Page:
Kahlil Thomas' breakout junior season kept Rider in contention for a top-five finish through most of MAAC regular season. (Photo by Vincent Simone/NYC Buckets)
By Brandon Scalea (@brandonscalea)
The only question mark heading into Rider’s 2015-16 campaign was how head coach Kevin Baggett was going to fill the void left by the departure of center Matt Lopez.
After all, the once-promising 2014-15 squad self-destructed after he went down with a torn ACL late in the season.
Junior Kahlil Thomas, seldom used in his first two seasons with the Broncs, surprised a lot of people with his play, and had a lot of Rider fans forgetting Lopez ever donned the cranberry and white. He finished the season with 12 double-doubles, and was a presence in the paint the Broncs desperately needed, especially with an offense that still revolved around a big man. Thomas led the Metro Atlantic Athletic Conference in field-goal percentage and finished second in rebounding, behind only Siena’s Brett Bisping.
The 6-foot-7 Florida native said he wasn’t trying to replace Lopez, but he learned a lot from him the year before.
“I wouldn’t say I was filling his shoes or anything like that, but when we played together we kind of played side by side,” he said. “But I was just trying to be myself out there. I just go out and play as hard as I can for as long as I can.”
Despite Thomas’ breakout year, Rider still managed to struggle offensively at times. It also struggled mightily with closing out games, a key in its 8-12 conference record — 12-19 overall. That record was good for an eighth-place finish in MAAC play.
“Some games, we looked like this All-America team,” Thomas said. “Other times, we didn’t. To keep the consistency [for next season] we just need to keep having good practices, keep working on getting better. We can’t be sluggish one night and then great the next. We’ve got to be ready to play every night.”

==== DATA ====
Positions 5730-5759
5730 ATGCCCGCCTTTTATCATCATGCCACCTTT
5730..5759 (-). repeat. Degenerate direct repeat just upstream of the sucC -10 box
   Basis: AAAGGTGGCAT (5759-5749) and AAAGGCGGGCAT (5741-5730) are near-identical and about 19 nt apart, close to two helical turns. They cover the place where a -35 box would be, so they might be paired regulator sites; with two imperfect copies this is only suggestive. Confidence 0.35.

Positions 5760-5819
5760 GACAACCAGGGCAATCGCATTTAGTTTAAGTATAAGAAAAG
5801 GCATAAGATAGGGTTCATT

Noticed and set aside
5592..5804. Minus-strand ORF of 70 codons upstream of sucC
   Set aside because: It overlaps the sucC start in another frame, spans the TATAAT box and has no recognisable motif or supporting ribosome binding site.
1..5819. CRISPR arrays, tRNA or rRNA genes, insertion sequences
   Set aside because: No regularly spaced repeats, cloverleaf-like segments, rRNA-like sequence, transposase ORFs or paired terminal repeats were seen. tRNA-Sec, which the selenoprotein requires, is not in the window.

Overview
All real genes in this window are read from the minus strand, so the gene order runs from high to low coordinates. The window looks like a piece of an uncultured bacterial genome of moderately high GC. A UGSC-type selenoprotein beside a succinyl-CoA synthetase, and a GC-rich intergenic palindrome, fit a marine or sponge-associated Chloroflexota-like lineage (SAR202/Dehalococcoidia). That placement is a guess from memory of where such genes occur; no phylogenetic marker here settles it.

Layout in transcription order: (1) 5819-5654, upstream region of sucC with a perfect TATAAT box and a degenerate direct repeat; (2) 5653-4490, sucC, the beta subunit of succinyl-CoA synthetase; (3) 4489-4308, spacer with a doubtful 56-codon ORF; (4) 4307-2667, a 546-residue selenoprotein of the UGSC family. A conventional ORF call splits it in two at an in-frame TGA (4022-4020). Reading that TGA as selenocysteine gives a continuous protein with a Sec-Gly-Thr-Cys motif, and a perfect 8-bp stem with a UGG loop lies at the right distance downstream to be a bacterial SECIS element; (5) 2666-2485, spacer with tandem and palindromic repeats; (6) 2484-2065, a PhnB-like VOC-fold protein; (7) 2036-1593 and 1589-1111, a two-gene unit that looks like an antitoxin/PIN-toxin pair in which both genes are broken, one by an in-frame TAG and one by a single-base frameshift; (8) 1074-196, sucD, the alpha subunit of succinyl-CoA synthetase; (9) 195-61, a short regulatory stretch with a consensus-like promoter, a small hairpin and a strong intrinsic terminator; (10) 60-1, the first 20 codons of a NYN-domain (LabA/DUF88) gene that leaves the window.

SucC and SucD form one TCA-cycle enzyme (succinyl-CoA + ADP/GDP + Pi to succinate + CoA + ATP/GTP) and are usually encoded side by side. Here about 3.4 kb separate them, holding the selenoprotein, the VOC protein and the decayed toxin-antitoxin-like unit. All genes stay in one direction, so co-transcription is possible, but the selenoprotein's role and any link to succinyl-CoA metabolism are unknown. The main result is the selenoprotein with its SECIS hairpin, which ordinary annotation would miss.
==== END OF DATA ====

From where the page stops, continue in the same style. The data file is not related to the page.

The game that essentially defined Rider’s up-and-down type year was a Feb. 12 contest against eventual regular season champion Monmouth. The game was televised on ESPNU, and Alumni Gym was pulsating over an hour before tipoff.
In the first half, the Broncs struggled to keep up with the high-flying Hawks, but managed to keep the deficit to just nine at halftime. In the second half, Rider came out of the gate and played its best basketball of the season, going on an incredible 31-9 run in which it made seven consecutive three-pointers. They led by as much as 16, but it still was not enough. All it really had to do was hang on to the ball in the final minutes, but a late collapse ended with a Justin Robinson game-winner with three ticks left.
Exhilarating and heartbreaking could define that game and most of Rider’s season. According to Thomas, there were a lot of positives to take out of that game, despite the loss.
“That Monmouth game was the best game I ever played in my life,” he said. “I don’t know if we’ll ever have that type of atmosphere and that type of game again. We know our best basketball came out that night and we know we have the potential to play like that consistently.”
Two weeks later, the Broncs were blown out at Monmouth before a third meeting between the two in-state rivals in the quarterfinal of the MAAC tournament. The Hawks won that one, too.
Like the rest of the team, graduate guard Teddy Okereafor had his highs and lows in his final collegiate season. In some games he was the best player on the court, most notably in a double-overtime win over Marist. In a career night, he broke a conference record for made free-throws in a single game with 25. He also finished with 38 points, including the game-tying lay-up with 1.4 seconds left in regulation. On other nights, however, he was simply ineffective. He earned third team All-MAAC honors at season’s end.
In 2016-17, the Broncs will only return five scholarship players: Thomas and fellow seniors Jimmie Taylor and Xavier Lundy, as well as junior Anthony Durham and sophomore Kealen Ives. They have recently picked up two transfers: Devine Eke from Maine, and Norville Carey from Southern Mississippi. Carey is immediately eligible.